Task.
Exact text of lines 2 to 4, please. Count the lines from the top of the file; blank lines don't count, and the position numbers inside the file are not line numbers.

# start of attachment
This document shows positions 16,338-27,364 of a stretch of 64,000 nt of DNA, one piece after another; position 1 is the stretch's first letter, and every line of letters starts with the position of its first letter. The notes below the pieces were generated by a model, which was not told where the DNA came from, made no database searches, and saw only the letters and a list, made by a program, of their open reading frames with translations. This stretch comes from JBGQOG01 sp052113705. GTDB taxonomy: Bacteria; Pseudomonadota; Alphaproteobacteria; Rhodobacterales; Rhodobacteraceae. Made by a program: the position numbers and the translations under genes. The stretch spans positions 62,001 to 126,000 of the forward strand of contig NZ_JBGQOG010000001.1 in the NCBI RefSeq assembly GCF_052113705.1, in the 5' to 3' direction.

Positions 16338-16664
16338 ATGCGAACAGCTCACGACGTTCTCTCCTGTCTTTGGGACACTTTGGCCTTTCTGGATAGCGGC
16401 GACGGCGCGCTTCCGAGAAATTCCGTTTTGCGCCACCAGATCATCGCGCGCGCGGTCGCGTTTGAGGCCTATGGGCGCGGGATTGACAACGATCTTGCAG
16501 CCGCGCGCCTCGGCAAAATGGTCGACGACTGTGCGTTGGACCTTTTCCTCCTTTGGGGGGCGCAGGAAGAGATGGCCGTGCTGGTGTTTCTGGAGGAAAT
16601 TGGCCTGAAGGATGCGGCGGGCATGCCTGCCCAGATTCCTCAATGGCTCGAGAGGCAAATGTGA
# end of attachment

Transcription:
Positions 16338-16664
16338 ATGCGAACAGCTCACGACGTTCTCTCCTGTCTTTGGGACACTTTGGCCTTTCTGGATAGCGGC
16401 GACGGCGCGCTTCCGAGAAATTCCGTTTTGCGCCACCAGATCATCGCGCGCGCGGTCGCGTTTGAGGCCTATGGGCGCGGGATTGACAACGATCTTGCAG